Poker Strategy: Is Pot Control Worth It?

Poker is intensely competitive, even with the element of luck. It may be hard to believe that a game based on random cards with no way to influence which cards you draw has a professional scene. There are prominent, million-dollar tournaments in renowned casinos and online poker sites. The best poker players have figured out how to make a steady income from poker, a game that looks incredibly inconsistent, at least from an outside perspective. You may think the best poker players are just the luckiest ones, but the truth is, poker has an amazing depth of strategy. The best players are the ones who have mastered every aspect of the game, and this is not an easy task.

Poker strategy mainly consists of player analysis and good math. These two are very broad and have many applications for every scenario, particularly betting. Math allows you to determine if your strategy is profitable over time and also helps you decide if calling bets is worth it. Observing and identifying the playstyles of your opponents is just as important for good players. Many people play a style known as “exploitative poker,” which involves finding the weaknesses and habits of your opponents and changing your strategy based on that information. Some great examples would be bluffing more often when playing against a tight player who folds a lot or calling your opponent out on bluffs if their betting pattern becomes predictable. This article will focus on an old bet sizing strategy: Pot control.

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What is pot control?

Pot control is adjusting the pot to the size you want, typically used in the context of keeping the pot small. To do that, bet small or check, so the pot does not become too large. There is also growing the pot through value betting, but we will primarily focus on keeping the pot small. Pot control is an alternative to outright folding and is common when people have drawing hands.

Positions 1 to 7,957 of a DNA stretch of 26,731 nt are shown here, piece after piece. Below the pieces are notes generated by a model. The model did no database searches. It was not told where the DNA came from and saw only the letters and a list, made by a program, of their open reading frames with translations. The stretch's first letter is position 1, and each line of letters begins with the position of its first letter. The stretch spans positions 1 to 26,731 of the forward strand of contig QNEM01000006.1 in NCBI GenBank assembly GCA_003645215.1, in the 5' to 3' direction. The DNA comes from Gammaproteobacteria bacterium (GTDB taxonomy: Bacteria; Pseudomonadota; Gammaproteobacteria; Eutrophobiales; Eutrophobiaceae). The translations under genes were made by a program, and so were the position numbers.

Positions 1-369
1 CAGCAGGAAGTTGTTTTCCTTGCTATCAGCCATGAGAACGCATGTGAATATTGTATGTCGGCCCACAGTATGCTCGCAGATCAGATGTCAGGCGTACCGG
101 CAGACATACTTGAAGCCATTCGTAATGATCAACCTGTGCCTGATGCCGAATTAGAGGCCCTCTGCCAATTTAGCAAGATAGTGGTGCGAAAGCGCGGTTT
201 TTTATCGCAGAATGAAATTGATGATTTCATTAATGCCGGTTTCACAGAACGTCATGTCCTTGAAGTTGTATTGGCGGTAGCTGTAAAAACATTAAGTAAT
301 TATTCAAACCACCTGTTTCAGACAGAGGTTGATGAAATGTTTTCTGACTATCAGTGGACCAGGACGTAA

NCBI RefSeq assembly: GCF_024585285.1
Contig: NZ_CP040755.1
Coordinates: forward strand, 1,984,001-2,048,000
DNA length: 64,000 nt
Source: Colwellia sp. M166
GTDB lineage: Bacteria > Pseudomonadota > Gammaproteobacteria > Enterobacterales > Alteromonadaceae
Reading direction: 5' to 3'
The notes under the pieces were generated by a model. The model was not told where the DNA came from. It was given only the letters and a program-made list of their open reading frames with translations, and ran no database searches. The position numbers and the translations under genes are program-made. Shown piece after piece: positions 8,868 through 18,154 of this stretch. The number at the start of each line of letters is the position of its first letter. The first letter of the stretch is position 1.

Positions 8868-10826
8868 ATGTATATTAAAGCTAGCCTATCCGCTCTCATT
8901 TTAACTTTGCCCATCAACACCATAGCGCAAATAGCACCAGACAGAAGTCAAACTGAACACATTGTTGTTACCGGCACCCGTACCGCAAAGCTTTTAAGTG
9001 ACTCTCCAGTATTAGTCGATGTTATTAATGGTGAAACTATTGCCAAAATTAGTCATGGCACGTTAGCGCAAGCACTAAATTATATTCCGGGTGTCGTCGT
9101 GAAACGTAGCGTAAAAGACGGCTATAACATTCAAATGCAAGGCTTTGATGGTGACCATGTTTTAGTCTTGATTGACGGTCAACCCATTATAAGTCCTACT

Is pot control a good idea?

Pot control is ancient. It is instinct to stay away from a large pot with a weak hand, so players have been using pot control since the early days of poker. With that in mind, many modern-day poker players see pot control as obsolete. Here is an example scenario where pot control seems like a good option but is not. You have a mighty starting hand of pocket aces. You aggressively raise and make a continuation bet, getting everyone to fold except for one player who calls your bets. The flop is a ten of clubs, jack of clubs, and an eight of clubs. The turn is a nine of diamonds. Suddenly, your hand has lost a lot of its value. You have no real draw options, while your opponent could likely have hit a straight or flush. Your opponent checks you. This looks like a prime scenario to control the pot by checking. That stops the pot from growing and allows you to decide on the river without committing money.

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However, poker strategy has evolved a lot. Nowadays, there are many reasons why pot control is not the best idea, despite looking reasonable on paper. A big one would be that you allow your opponent to see the river for free by checking. Their check indicates that they could be on a drawing hand and letting your opponent see a free card. At the same time, you have no draw potential of your own. While you may fear their potential check-raise, if they do that, you should just fold. Yes, it was a bad beat, and you lost your money, but poker is full of those. You must focus on your long-term strategy and understand that folding is a necessary part of the game. Your checking also signals weakness and can leave you prone to bluffs if the river is a great card. In the end, pot control is not even that effective in getting the pot to your size. Checking and small bets will not deter an opponent from going all-in with a made hand.

Can pot control be good?

Pot control does have some niche uses; however, even in those scenarios, pot control is merely an option and not your core strategy. Here are a few examples:

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Playing online poker

We hope this article taught you about pot control and how to play poker in general. Poker strategy has no set rules, and pot control may work for you. The best way to improve your skills and refine your strategy is by playing poker on sites like GGPoker, the world’s largest poker room. Learners love online poker because it is easy to access, allows you to play many games at once, and lets you use poker tracking software to break down the playstyles of you and your opponents.

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